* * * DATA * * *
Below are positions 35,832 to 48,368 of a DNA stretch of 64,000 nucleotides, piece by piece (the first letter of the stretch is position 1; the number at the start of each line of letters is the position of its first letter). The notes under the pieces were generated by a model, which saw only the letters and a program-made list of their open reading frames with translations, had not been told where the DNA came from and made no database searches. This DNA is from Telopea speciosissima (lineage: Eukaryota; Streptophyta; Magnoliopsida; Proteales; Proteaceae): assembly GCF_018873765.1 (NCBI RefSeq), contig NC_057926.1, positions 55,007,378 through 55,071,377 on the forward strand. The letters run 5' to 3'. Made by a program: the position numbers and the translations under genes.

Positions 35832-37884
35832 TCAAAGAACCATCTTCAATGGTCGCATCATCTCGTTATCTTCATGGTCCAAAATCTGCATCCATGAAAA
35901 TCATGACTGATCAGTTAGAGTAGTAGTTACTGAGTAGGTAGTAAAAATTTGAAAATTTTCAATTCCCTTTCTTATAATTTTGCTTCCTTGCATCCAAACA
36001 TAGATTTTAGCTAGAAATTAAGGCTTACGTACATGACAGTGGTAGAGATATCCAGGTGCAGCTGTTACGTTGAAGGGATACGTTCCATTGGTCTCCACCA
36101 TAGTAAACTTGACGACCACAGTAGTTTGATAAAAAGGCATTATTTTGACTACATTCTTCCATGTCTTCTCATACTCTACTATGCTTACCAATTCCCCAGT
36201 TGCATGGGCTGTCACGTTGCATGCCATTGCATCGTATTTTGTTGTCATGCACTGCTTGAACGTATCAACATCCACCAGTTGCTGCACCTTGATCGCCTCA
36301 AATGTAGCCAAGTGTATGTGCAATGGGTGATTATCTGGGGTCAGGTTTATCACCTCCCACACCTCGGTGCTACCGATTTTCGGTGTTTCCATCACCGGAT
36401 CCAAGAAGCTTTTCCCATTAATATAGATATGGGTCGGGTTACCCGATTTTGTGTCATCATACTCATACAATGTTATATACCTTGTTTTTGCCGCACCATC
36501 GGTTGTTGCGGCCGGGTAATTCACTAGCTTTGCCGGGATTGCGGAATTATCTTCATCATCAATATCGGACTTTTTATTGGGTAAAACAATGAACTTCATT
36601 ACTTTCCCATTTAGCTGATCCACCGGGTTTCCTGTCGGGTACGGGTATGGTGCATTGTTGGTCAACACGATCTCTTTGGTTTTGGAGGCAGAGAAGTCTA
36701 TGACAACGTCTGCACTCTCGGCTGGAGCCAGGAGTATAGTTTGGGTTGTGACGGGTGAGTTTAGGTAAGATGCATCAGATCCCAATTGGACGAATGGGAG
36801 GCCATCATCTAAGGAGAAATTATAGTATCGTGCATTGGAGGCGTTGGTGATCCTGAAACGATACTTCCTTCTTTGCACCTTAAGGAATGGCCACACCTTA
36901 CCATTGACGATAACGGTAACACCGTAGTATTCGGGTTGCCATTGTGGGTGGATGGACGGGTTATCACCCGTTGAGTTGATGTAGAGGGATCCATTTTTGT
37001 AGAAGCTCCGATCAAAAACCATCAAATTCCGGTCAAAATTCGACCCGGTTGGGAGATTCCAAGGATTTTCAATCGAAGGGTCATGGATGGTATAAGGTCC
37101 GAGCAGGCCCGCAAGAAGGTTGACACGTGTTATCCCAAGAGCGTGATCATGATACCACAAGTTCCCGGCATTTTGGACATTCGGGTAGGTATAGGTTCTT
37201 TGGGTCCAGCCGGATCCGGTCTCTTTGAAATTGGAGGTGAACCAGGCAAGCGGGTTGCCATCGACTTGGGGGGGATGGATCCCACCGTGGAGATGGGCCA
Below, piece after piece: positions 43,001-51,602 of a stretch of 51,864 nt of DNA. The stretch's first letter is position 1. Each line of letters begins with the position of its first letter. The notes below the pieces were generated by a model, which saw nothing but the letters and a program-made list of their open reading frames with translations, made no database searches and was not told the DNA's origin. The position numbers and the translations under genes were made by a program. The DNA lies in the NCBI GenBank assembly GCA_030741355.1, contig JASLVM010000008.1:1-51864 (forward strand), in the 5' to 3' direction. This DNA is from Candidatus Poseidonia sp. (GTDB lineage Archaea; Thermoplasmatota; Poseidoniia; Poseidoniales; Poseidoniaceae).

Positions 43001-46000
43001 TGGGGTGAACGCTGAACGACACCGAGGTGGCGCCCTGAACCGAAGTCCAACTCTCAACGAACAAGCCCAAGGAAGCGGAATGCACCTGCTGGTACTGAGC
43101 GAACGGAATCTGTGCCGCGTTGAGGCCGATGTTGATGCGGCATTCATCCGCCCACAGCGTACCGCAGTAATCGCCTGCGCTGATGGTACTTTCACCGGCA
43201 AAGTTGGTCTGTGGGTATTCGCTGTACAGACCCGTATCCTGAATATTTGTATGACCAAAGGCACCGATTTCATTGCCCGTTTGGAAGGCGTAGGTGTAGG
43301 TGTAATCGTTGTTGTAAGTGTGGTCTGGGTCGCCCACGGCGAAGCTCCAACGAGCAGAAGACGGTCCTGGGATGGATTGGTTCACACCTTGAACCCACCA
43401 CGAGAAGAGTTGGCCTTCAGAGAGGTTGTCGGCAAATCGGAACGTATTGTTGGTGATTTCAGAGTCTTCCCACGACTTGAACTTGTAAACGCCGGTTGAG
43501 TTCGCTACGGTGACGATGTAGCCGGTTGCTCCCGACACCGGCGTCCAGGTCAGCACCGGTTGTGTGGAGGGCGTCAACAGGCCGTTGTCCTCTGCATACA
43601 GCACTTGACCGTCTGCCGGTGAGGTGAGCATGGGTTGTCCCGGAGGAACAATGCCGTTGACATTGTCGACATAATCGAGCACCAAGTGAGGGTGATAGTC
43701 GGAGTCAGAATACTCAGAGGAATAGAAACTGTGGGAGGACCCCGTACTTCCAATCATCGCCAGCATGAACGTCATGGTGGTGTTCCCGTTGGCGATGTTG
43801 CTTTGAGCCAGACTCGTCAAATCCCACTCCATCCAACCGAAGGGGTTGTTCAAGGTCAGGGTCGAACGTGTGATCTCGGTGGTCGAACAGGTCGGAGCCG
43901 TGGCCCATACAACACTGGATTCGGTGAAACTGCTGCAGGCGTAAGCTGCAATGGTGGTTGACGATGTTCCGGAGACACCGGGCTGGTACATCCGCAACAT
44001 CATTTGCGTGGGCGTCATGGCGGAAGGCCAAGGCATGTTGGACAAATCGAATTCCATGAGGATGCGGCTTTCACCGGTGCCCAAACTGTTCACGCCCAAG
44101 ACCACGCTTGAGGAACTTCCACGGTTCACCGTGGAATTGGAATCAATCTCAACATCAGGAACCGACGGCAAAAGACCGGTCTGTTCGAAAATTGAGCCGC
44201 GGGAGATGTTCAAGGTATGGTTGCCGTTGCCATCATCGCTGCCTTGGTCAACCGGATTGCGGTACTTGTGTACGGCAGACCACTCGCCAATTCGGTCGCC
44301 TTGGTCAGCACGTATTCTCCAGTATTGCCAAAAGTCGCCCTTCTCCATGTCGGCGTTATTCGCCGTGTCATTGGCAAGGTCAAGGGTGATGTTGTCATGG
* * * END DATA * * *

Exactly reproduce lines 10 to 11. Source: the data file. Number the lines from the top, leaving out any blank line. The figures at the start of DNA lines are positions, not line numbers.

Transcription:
36501 GGTTGTTGCGGCCGGGTAATTCACTAGCTTTGCCGGGATTGCGGAATTATCTTCATCATCAATATCGGACTTTTTATTGGGTAAAACAATGAACTTCATT
36601 ACTTTCCCATTTAGCTGATCCACCGGGTTTCCTGTCGGGTACGGGTATGGTGCATTGTTGGTCAACACGATCTCTTTGGTTTTGGAGGCAGAGAAGTCTA